The 11th in a family of 15 children, he grew up in Scooptown, a tough section of the Pennsylvania coal-mining town of Ehrenfield. Scooptown was the kind of place where, Bronson once recalled, “you had nothing to lose because you’d already lost it all.”

Bronson was 10 when his father died. The boy joined his brothers in the coal mines at 16, working the night shift while continuing to go to school during the day and earning $1 for every ton of coal he dug. If working on his knees and breathing coal dust in a subterranean world of darkness weren’t enough, he grew even tougher with frequent fist fights. For fun, he’d hop freight trains.

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“I have a temper,” he once admitted. “I am not a Caspar Milquetoast, but most of the time I’m mild. I can afford to be because I don’t have the fears that most men have about masculinity or macho-ness.”

Drafted into the Army in 1943, he drove a mess truck in Arizona before serving as a B-29 tail gunner in the Pacific.

After his discharge, Bronson had no intention of returning to the mines. He moved to Philadelphia, where he enrolled in an art school on the GI Bill and held down a succession of odd jobs. While working out in a gym, he met members of the local Plays and Players theater group, who invited him to work on scenery. He soon found he preferred acting, progressing from walk-ons to speaking parts.

When the theater closed for the summer of 1947, he found work renting deck chairs on the Atlantic City boardwalk before working on an amusement pier, where he met co-worker and aspiring actor Jack Klugman. He and Klugman later shared a room while trying to land acting jobs in New York City.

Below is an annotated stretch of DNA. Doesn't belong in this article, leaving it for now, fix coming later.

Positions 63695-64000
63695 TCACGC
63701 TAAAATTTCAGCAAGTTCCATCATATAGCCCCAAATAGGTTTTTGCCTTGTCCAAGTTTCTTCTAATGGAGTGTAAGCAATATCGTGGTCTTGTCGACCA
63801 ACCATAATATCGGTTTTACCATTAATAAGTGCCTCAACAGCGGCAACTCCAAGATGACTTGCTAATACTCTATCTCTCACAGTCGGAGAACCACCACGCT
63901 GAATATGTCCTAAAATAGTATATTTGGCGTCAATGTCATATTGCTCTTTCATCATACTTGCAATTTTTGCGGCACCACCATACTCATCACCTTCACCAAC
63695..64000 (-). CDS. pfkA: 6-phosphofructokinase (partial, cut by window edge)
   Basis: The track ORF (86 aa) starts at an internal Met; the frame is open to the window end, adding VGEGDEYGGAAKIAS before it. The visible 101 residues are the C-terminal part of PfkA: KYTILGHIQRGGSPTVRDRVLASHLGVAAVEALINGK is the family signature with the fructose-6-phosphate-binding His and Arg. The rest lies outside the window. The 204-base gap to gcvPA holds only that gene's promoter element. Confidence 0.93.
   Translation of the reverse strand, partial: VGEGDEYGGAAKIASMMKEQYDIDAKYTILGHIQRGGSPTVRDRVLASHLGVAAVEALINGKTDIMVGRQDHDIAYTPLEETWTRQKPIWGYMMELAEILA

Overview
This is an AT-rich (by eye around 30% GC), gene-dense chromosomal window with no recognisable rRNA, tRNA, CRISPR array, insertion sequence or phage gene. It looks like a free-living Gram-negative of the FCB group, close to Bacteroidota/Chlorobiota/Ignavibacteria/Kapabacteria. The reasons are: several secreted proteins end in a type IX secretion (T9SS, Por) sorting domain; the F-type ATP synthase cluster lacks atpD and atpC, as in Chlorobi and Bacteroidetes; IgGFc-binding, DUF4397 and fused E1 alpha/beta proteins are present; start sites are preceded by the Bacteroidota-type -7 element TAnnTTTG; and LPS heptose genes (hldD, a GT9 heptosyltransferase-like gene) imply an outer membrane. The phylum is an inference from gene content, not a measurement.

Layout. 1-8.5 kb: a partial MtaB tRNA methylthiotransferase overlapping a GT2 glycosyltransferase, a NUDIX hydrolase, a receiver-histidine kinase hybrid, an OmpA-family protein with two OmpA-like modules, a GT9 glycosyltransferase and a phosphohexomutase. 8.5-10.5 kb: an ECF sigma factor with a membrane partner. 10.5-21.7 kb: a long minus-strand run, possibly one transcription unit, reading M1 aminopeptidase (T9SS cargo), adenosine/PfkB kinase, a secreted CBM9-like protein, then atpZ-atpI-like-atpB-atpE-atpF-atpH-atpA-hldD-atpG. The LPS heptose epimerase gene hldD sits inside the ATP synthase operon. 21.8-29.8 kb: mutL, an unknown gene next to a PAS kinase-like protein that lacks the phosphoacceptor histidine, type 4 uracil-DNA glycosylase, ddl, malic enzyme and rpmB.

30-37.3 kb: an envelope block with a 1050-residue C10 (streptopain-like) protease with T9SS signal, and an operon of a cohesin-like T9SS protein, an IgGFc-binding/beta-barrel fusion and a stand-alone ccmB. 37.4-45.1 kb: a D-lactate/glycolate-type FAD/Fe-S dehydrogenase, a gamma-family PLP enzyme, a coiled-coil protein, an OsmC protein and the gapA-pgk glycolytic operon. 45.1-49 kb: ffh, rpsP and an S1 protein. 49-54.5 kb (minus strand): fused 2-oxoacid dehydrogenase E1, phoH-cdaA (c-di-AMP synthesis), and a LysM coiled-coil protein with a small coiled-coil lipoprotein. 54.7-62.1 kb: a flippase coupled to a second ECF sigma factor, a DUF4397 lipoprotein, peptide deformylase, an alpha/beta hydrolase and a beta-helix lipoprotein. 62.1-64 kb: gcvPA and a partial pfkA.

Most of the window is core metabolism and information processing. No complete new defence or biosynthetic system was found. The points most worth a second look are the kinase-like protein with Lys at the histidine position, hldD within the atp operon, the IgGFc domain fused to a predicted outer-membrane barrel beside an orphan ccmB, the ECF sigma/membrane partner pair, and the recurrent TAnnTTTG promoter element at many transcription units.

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In 1949, Bronson moved to Los Angeles, where he enrolled at the Pasadena Playhouse, bent on improving his diction.

By then, he told Newsweek in 1972, “I was already identified as a character [actor] by my ridiculous speech.... At that time all the leading men were Cary Grant types .... I didn’t look or sound like the guy who got the girl.”

Film Debut in 1951

Within less than a year at the Playhouse, Bronson made his movie debut: a small role as a sailer who boxes in an inter-ship tournament in Henry Hathaway’s “You’re in the Navy Now,” a 1951 World War II naval comic melodrama starring Gary Cooper.

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From bit parts, he progressed to more substantial roles, including a part in the Spencer Tracy-Katharine Hepburn comedy “Pat and Mike” and Vincent Price’s mad assistant, Igor, in the 3-D horror film “The House of Wax.”

“Drum Beat,” a 1954 Alan Ladd western in which Bronson was the leader of a renegade group of Indians, marked the first time he was credited as “Charles Bronson”; he is said to have changed his last name because of the unpopularity of Slavic names during the McCarthy era.